Flashbulbs erupted in spasms of blue-white light. Cameras clicked; tape rolled. Reporters surged forward, all yelling at once.

“Dr. Cates! How do you feel about what happened?”

“Why didn’t you save those children?”

“Did you know about the gun?”

Frank put an arm around Julia and pulled her against his side. She pressed her face against his lapel and let herself be pulled along.

In the courtroom, she took her place at the defendant’s table. One by one the team rallied around her. Behind her, in the first row of gallery seating, several junior associates and paralegals took their places.

She tried to ignore the racket behind her; the doors creaking open and slamming shut, footsteps hurrying across the marble tiled floor, whispered voices. Empty seats were filling up quickly; she knew it without turning around. This courtroom was the Place to Be in Los Angeles today, and since the judge had disallowed cameras in the courtroom, journalists and artists were no doubt packed side by side in the gallery, their pens ready.

In the past year, they’d written an endless string of stories about her. Photographers had snapped thousands of pictures of her—taking out the trash, standing on her deck, coming and going from her office. The least flattering shots always made the front page.

Reporters had practically set up camp outside her condo, and although she had never spoken to them, it didn’t matter. The stories kept coming. They reported on her small-town roots, her stellar education, her pricey beachfront condo, her devastating breakup with Philip. They even speculated that she’d recently become either anorexic or addicted to liposuction. What they didn’t report on was the only part of her that mattered: her love of her job. She had been a lonely, awkward child, and she remembered every nuance of that pain. Her own youth had made her an exceptional psychiatrist.

Of course, that bit of truth never made it to press. Neither had a list of all the children and adolescents she’d helped.

A hush fell over the courtroom as Judge Carol Myerson took her seat at the bench. She was a stern-looking woman with artificially bright auburn hair and old-fashioned eyeglasses.

The bailiff called out the case.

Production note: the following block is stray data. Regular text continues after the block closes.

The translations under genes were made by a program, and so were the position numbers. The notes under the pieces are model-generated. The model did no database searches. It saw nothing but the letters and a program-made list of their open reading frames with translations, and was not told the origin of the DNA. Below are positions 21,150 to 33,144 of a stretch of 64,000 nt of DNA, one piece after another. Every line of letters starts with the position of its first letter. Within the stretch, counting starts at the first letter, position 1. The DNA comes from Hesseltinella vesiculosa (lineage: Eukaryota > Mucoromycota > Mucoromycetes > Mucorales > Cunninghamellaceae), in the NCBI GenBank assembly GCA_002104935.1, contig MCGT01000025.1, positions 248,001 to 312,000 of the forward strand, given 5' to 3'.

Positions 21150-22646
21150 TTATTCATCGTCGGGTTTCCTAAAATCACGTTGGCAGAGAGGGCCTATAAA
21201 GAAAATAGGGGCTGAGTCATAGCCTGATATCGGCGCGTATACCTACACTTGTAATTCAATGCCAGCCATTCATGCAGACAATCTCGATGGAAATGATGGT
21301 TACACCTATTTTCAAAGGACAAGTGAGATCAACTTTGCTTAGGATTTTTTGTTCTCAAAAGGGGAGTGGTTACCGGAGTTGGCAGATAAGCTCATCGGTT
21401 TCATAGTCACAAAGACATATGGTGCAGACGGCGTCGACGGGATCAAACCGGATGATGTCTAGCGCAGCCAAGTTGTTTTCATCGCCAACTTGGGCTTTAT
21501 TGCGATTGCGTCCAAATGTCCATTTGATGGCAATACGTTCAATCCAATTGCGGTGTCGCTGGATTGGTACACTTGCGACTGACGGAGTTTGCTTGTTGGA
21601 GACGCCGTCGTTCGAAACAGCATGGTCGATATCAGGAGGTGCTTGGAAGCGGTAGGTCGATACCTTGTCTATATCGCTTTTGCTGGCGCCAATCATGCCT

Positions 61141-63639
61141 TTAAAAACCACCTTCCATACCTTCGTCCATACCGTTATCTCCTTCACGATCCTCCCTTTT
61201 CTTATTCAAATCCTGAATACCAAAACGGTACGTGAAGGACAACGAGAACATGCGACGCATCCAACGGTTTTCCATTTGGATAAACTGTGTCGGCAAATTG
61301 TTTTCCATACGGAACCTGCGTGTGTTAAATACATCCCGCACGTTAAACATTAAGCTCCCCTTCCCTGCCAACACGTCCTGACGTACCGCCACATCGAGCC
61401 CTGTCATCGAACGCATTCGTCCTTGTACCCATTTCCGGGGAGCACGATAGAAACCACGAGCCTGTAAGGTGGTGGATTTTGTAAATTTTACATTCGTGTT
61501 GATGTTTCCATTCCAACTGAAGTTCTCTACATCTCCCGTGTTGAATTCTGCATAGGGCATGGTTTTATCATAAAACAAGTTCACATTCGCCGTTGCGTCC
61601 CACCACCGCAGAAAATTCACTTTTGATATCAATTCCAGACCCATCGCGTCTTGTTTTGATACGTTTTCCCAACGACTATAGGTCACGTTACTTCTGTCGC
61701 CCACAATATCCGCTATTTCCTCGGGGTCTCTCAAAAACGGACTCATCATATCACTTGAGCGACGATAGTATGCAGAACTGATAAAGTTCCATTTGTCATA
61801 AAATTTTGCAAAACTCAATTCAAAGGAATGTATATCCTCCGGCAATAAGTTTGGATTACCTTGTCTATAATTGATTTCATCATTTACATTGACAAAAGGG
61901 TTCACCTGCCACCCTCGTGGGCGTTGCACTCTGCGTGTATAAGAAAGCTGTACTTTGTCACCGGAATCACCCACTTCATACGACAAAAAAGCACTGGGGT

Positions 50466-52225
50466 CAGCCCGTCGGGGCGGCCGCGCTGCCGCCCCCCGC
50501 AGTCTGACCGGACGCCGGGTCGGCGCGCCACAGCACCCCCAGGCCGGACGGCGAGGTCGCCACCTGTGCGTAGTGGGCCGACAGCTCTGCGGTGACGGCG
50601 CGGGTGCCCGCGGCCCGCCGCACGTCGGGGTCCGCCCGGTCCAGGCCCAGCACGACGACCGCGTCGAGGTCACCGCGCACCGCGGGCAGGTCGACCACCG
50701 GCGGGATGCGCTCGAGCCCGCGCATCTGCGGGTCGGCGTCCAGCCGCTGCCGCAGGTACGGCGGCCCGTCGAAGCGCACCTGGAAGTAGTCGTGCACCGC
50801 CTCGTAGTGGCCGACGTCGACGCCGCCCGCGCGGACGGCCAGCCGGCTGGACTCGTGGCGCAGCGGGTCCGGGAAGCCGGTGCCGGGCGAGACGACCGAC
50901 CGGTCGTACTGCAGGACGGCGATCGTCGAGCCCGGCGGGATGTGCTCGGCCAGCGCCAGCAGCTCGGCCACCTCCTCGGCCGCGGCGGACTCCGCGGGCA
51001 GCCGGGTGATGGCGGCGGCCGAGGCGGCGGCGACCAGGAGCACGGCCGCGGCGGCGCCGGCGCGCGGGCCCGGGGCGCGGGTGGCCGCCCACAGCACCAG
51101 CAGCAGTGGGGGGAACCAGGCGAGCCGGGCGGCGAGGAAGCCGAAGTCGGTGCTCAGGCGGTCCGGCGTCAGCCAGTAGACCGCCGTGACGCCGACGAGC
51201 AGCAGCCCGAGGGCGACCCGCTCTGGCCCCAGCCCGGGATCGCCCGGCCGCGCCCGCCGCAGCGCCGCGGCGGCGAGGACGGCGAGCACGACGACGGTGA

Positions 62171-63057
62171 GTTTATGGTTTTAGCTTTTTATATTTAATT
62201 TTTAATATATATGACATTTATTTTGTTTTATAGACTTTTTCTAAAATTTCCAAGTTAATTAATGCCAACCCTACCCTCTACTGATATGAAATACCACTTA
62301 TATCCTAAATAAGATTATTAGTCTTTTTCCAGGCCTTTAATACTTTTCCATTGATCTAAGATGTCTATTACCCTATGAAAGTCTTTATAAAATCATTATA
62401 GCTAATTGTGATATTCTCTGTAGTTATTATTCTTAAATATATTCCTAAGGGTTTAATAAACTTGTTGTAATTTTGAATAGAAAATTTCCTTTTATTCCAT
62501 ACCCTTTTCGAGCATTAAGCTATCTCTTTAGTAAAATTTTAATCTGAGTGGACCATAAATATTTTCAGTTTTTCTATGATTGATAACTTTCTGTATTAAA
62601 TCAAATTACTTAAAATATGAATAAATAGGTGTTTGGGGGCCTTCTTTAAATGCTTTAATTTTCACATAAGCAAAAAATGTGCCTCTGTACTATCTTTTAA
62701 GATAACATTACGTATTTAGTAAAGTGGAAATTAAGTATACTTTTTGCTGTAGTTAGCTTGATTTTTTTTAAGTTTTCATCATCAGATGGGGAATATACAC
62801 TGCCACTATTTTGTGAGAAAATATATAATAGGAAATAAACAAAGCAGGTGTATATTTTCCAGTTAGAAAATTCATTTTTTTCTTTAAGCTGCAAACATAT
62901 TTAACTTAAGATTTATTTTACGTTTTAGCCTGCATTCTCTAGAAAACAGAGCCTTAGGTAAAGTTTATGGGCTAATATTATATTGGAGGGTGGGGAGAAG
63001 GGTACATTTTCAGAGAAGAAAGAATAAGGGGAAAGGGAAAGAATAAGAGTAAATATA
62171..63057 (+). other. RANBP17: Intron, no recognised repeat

Julia wished suddenly that she had asked someone to join her here today, some friend or relative who would stand by her, maybe hold her hand when it was over, but she’d always put work ahead of socializing. It hadn’t given her much time to devote to friends. Her own therapist had often pointed out this lack in her life; truthfully, until now, she’d never agreed with him.

Beside her, Frank stood. He was an imposing man, tall and almost elegantly thin, with hair that was going from black to gray in perfect order, sideburns first. She’d chosen him because of his brilliant mind, but his demeanor was likely to matter more. Too often in rooms like this it came down to form over substance.

“Your Honor,” he began in a voice as soft and persuasive as any she’d ever heard, “the naming of Dr. Julia Cates as a defendant in this lawsuit is absurd. Although the precise limits and boundaries of confidentiality in psychiatric situations are often disputed, certain precedents exist, namely
Tarasoff v. Regents of University of California.
Dr. Cates had no knowledge of her patient’s violent tendencies and no information regarding specific threats to named individuals. Indeed, no such specific knowledge is even alleged in the complaint. Thus, we respectfully request that she be dismissed from this lawsuit. Thank you.” He sat down.

At the plaintiff’s table, a man in a jet-black suit stood up. “Four children are
Your Honor. They will never grow up, never leave for college, never have children of their own. Dr. Cates was Amber Zuniga’s psychiatrist. For three years Dr. Cates spent two hours a week with Amber, listening to her problems and prescribing medications for her growing depression. Yet with all that intimacy, we are now to believe that Dr. Cates didn’t
that Amber was becoming increasingly violent and depressed. That she had no warning whatsoever that her patient would buy an automatic weapon and walk into her church youth group meeting and start shooting.” The lawyer walked out from behind the table and stood in the middle of the courtroom.

BOOK: Magic hour: a novel
9.06Mb size Format: txt, pdf, ePub